DADADADADADADADADADADADADADADADA DADADADA  EDX:ESP:GS:FS:DS:CS:SS:AL:BL:CH:DI:ST(1):ST(3):ST(4):ST(6):ST(7):
002A94F0 (       1):  nop             XX  
     DADADADADADADADADADADADADADADADA DADADADA  EDX:ESP:GS:FS:DS:CS:SS:AL:BL:CH:DI:ST(1):ST(3):ST(4):ST(6):ST(7):
002A95F0 (       2):  parm            I4  ==> EAX 
     DADADADADADADADADADADADADADADADA DADADADA  EDX:ESP:GS:FS:DS:CS:SS:AL:BL:CH:DI:ST(1):ST(3):ST(4):ST(6):ST(7):
002A9670 (       3):  cnv             I4  I4 EAX ==> t1(a) 
     DADADADADADADADADADADADADADADADA DADADADA  EDX:ESP:GS:FS:DS:CS:SS:AL:BL:CH:DI:ST(1):ST(3):ST(4):ST(6):ST(7):
002A9730 (       4):  parm            I4  ==> EDX 
     DADADADADADADADADADADADADADADADA DADADADA  EDX:ESP:GS:FS:DS:CS:SS:AL:BL:CH:DI:ST(1):ST(3):ST(4):ST(6):ST(7):
002A97B0 (       5):  cnv             I4  I4 EDX ==> t2(b) 
     00000000000000000000000000000000 00000000
002A9488           Destinations: L002A9830

002A9FB0 Block 2(2) L002A9830 *** NULL *** Depth 0
--------Cond -------------------------------------------------------------------
00000000           Origins: 
     DADADADADADADADADADADADADADADADA DADADADA  EDX:ESP:GS:FS:DS:CS:SS:AL:BL:CH:DI:ST(1):ST(3):ST(4):ST(6):ST(7):
    Line number=3
002A9F30 (       6):  if >            I4 T=0 t1(a), t2(b)  then Block 7(3333) else Block 129(2793392)
     00000000000000000000000000000000 00000000
002AA088           Destinations: L002AA1D0, L002A9E70

002A9870 Block 3(3) L002AA1D0 *** NULL *** label dies Depth 0
----Jmp ------------------------------------------------------------------------
00000000           Origins: 
     DADADADADADADADADADADADADADADADA DADADADA  EDX:ESP:GS:FS:DS:CS:SS:AL:BL:CH:DI:ST(1):ST(3):ST(4):ST(6):ST(7):
002AA250 (       7):  mov             I4 00000003 ==> t4 
     00000000000000000000000000000000 00000000
002A9948           Destinations: L002A9EB0

002AA2D0 Block 4(4) L002A9E70 *** NULL *** label dies Depth 0
----Jmp ------------------------------------------------------------------------
00000000           Origins: 
     DADADADADADADADADADADADADADADADA DADADADA  EDX:ESP:GS:FS:DS:CS:SS:AL:BL:CH:DI:ST(1):ST(3):ST(4):ST(6):ST(7):
002AA3D0 (       8):  mov             I4 00000004 ==> t4 
     00000000000000000000000000000000 00000000
002AA3A8           Destinations: L002A9EB0

002AA450 Block 5(5) L002A9EB0 *** NULL *** label dies Depth 0
Ret ----------------------------------------------------------------------------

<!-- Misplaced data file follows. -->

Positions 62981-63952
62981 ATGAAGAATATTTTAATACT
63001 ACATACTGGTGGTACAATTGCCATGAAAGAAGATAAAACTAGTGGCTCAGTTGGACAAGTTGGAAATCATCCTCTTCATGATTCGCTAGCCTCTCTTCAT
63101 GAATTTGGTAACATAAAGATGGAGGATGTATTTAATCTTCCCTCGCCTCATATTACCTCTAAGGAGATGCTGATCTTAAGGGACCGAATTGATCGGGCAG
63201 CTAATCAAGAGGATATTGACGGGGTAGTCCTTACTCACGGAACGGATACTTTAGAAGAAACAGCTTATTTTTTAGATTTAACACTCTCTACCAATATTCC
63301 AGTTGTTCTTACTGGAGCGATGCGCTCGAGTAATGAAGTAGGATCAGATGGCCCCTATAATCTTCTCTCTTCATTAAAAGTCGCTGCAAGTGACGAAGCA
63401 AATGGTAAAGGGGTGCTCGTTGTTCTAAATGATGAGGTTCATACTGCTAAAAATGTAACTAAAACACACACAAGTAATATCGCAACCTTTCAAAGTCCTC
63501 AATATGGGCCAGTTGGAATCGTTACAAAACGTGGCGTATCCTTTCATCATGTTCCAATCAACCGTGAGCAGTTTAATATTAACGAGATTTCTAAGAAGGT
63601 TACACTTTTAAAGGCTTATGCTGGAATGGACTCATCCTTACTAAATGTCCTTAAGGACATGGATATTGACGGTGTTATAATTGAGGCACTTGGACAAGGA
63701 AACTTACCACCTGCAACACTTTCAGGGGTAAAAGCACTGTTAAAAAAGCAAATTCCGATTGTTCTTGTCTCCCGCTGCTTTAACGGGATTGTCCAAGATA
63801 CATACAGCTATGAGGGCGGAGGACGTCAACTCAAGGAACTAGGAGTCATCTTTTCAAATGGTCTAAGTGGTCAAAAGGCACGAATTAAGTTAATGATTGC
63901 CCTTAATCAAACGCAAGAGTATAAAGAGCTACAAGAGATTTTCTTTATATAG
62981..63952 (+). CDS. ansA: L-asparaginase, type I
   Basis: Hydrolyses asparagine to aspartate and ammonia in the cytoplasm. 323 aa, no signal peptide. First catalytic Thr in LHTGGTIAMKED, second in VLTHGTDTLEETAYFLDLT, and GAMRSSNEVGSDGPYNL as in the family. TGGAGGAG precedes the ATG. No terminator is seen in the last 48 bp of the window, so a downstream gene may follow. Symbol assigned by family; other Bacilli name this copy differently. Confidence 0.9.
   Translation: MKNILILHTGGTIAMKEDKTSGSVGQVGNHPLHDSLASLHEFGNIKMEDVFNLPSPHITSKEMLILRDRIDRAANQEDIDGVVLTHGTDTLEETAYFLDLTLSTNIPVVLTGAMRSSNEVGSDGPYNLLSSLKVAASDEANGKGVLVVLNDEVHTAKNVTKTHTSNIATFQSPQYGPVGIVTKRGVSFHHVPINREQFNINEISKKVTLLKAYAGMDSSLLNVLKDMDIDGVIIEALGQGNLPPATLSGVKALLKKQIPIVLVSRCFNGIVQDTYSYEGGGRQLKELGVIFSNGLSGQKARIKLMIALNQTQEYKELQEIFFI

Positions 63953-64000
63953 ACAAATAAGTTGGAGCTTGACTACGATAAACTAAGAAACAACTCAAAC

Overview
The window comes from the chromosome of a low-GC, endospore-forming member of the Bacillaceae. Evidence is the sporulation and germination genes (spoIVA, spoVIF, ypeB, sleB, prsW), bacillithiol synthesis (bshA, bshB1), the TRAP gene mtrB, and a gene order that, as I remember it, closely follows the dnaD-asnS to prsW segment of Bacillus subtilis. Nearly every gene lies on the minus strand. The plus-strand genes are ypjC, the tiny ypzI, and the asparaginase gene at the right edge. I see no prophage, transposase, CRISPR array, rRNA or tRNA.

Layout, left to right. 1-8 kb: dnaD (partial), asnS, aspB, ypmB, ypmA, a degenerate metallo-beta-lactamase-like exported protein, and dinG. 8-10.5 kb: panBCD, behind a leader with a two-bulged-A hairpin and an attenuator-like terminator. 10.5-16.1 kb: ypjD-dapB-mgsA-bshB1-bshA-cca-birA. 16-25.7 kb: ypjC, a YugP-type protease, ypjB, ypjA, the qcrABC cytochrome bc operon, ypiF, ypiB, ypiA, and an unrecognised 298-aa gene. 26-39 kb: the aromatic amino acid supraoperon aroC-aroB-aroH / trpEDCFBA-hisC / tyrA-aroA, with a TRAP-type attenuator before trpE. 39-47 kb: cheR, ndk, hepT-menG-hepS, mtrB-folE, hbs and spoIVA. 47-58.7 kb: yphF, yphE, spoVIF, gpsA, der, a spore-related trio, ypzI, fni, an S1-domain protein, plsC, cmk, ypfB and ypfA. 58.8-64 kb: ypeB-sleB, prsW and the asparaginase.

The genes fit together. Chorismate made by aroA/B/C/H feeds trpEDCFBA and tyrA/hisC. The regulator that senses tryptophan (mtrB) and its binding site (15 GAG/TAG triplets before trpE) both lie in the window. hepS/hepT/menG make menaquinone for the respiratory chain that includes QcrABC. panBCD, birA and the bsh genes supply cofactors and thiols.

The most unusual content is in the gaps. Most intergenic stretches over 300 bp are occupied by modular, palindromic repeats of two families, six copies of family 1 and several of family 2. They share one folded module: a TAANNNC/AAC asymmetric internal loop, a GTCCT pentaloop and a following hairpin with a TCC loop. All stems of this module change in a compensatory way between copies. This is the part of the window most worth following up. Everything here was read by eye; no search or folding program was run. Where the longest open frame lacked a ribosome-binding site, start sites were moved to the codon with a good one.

00000000           Origins: 
     DADADADADADADADADADADADADADADADA DADADADA  EDX:ESP:GS:FS:DS:CS:SS:AL:BL:CH:DI:ST(1):ST(3):ST(4):ST(6):ST(7):
002AA550 (       9):  mov             I4 t4 ==> t3 
     DADADADADADADADADADADADADADADADA DADADADA  EDX:ESP:GS:FS:DS:CS:SS:AL:BL:CH:DI:ST(1):ST(3):ST(4):ST(6):ST(7):
    Line number=4
002AA650 (      10):  mov             U4 t3 ==> EAX 
     DADADADADADADADADADADADADADADADA DADADADA  EDX:ESP:GS:FS:DS:CS:SS:AL:BL:CH:DI:ST(1):ST(3):ST(4):ST(6):ST(7):
002AA5D0 (      11):  nop             XX  
     00000000000000000000000000000000 00000000
002AA528           Destinations: 

First off, the 0xDADA pattern is what the memory allocator pre-initializes memory to. Any memory containing this pattern is unused. The code is split into basic blocks, all nicely separated. Several types of blocks are shown here. The Jmp blocks simply transfer control to another block. The Cond block ends with a conditional and will jump to one of two basic blocks depending on the result of the comparison. The final block is marked with Ret and represents return from the function.

Where applicable, instructions are preceded by source code line number. Each instruction has its ID, initially sequential numbers, from 1 to 11 in the example. Every block has information about its origins (who jumps to it) and destinations (where it jumps to), but it hasn't been filled in yet. Note that each basic block except the first has one or more origins and each basic block except the last has one or two destinations. Blocks with no origins (which may arise during optimization) are dead code and will be culled.